Not Just A Mom

My body wouldn’t go into labour with my first. Although my water had broken days before, labour simply wouldn’t start. Josh and I drove back from yet another check at the hospital and I started crying.

“I don’t want to have this baby yet. I still want to be me. I don’t want to solely be known as “such and such’s” mom. I still want to be me.”

Through my tears, I heard Josh say, “ash, our baby needs you to be to you. You were designed with purpose and you need to live that purpose out. Being a mom will add to who you are, not take away from it.”

I kept crying and started praying, confessing how I felt and how scared I was of change. Finally verbalizing everything going on inside of me was like a healing balm. I finally felt ready to meet this person and have my life change.

We had dinner, went to bed and I started going into labour. We went to the hospital and although I wasn’t far into labour, the nurses admitted me. Within a few hours, the nurses checked me and with much surprise, realized I was fully dilated. Our sweet girl arrived a few minutes later and like I had thought, everything changed.

But unlike I worried, it did not change for the worst. It changed for the better. This sweet girl adored us and instantly brought joy into mundane. I so badly wanted to love her well and strove to do and be better as a result.

What I feared got thrown aside as I gazed at my newborn. How could life ever be the same? Look at this treasure. I delighted in her and I quickly forgot. I forgot how very much I wanted to be me and instead got lost in folding laundry and keeping a baby happy. It wasn’t that I was unhappy, but I was forgetting about all the things that used to make me tick. Without realizing it, I went whole days, even whole weeks, without doing anything just for me.

I started losing me. And as I did, I got moodier and snappier. I neglected the things that brought me joy and held everyone but me responsible for my lack of joy. I couldn’t see how spending time on myself was beneficial. There were so many other, more important, things to do – messes to be cleaned, people to be fed, employment to be fulfilled and bills to be paid.

Josh nagged and nagged. You need to be doing things that bring you joy – you can’t simply focus all your attention on us. I didn’t really agree, but saw a compromise. I loved working in my garden and also saw how useful it was – I could grow food, teach my kids about nature and get a good dose of fresh air all in one fell swoop. So, I threw myself into tending my garden and loved it. My heart started singing and everyone could see it. But the summer quickly left and the long winter came back.  … And I forgot again.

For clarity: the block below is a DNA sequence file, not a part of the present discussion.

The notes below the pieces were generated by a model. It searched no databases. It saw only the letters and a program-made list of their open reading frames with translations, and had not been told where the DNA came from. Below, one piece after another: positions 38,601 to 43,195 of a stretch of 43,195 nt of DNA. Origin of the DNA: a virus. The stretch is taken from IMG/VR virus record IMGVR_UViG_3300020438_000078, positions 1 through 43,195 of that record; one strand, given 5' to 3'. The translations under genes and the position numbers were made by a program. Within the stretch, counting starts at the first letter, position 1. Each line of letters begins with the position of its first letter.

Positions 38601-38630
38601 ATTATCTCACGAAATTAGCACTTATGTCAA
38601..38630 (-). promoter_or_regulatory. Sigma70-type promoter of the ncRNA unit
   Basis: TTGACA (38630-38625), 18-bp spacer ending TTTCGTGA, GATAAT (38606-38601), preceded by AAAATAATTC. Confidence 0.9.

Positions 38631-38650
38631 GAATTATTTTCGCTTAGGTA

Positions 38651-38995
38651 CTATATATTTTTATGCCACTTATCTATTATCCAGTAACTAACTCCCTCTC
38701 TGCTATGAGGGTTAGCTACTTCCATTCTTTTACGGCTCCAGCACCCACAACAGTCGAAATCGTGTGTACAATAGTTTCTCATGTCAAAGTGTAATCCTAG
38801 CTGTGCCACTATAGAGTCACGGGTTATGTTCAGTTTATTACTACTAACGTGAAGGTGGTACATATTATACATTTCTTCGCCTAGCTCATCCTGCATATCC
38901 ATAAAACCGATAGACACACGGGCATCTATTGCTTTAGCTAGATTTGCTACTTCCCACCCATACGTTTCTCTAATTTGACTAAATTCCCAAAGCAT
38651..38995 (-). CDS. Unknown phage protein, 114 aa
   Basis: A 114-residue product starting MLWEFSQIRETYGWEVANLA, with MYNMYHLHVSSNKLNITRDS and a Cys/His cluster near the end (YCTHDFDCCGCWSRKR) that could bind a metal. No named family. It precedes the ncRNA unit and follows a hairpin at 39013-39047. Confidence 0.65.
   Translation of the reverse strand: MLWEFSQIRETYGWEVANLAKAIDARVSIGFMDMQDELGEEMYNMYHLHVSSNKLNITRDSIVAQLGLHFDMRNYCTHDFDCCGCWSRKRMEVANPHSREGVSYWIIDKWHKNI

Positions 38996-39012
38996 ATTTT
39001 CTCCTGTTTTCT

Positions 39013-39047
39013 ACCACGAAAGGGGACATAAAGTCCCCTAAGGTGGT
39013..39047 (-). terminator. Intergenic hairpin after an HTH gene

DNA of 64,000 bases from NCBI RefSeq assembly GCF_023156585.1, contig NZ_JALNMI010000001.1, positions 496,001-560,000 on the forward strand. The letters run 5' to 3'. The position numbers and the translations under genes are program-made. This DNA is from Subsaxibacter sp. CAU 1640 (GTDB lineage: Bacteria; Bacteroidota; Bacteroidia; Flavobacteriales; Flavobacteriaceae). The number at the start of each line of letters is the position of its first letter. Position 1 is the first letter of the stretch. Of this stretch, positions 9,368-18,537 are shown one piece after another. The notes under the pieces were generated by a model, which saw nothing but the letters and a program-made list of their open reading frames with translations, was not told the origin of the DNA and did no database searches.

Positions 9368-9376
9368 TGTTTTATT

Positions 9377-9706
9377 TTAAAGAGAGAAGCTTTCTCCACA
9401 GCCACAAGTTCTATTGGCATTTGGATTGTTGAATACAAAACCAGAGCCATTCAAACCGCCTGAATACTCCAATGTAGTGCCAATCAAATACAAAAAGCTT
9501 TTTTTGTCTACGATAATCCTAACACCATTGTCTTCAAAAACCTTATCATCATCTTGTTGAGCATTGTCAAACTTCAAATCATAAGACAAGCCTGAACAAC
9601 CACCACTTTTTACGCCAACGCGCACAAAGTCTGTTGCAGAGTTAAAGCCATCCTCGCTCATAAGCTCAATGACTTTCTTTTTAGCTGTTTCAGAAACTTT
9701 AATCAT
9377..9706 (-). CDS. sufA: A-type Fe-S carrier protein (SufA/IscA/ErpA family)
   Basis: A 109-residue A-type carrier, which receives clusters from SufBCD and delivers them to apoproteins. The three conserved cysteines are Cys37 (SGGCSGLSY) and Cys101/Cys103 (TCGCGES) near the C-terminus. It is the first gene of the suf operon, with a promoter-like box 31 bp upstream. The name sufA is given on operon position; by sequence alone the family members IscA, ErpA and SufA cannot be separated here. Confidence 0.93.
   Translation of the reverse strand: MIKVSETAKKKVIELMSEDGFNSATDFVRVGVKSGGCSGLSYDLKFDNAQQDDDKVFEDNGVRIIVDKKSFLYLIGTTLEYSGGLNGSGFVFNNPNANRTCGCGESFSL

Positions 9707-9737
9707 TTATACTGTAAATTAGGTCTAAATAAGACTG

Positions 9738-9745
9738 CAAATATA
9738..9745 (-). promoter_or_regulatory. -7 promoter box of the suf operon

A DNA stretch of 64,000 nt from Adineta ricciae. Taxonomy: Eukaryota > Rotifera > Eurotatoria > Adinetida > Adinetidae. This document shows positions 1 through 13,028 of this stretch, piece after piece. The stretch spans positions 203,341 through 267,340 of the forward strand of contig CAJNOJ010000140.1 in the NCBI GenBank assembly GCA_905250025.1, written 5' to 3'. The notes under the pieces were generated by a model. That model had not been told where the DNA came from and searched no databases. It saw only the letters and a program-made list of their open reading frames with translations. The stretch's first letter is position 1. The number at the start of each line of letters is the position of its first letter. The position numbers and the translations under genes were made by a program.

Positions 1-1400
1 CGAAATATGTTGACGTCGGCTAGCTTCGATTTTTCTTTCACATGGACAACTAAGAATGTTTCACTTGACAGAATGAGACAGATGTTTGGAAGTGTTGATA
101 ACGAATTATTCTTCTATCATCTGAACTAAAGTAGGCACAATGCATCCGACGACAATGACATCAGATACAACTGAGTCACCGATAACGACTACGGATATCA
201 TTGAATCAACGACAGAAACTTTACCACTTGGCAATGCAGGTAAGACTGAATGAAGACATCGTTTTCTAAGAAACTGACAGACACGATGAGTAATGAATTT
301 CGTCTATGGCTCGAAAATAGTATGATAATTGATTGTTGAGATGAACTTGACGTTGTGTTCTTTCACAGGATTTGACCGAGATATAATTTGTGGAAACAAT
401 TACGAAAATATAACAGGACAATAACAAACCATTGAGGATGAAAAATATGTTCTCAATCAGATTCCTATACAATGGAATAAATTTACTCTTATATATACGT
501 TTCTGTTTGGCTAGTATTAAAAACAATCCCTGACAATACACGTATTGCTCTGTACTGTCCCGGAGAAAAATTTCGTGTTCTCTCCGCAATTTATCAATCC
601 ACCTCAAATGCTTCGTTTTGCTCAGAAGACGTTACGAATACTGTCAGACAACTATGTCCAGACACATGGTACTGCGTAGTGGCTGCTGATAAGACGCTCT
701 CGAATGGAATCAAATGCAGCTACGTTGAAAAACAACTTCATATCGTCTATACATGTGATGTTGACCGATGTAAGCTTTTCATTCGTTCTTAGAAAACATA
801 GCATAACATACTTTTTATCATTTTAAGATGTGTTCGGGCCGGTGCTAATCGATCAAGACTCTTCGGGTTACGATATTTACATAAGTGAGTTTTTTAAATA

After much nagging (on Josh’s part) and soul searching (on my part), I started writing again. I woke up early and wrote before my kids got up or I wrote while they played. Slowly, ashlee became ashlee again. My kids saw that I loved them, but they also saw mom was made of many more facets than simply their caretaker. That didn’t necessarily mean they saw me doing paid work, it meant they saw mom loved and pursued things outside of them. They saw my eyes light up when I came home talking about how much fun I had learning to paint or trying out Zumba.

What I initially feared is a reality. It is easy to lose yourself and just be a mom. It’s easy to forget about all the things that make your heart ecstatic and blame everyone and everything else for how unhappy you are. But we’re so much more than victims. We’re unique and capable persons.

Even while we mother, especially while we mother, we need to invest in things that fill and satisfy deep parts in our hearts. We need to remember who we used to be and live that out so our kids know their dreams don’t have to fade away when they become a parent. Being a parent is a profound blessing not a curse that takes away life. Learning to be intentional about investing in things I love gave me the eyes to see that again.

About Ashlee Kirchner

ashlee kirschner is a working mom always striving to love the life she has. A mom of four wild children, owner and co-owner of two small businesses, a canner, a gardener, a writer, there always seems to be something on the go. Keep connected and learn more about her at ashleekirschner.com

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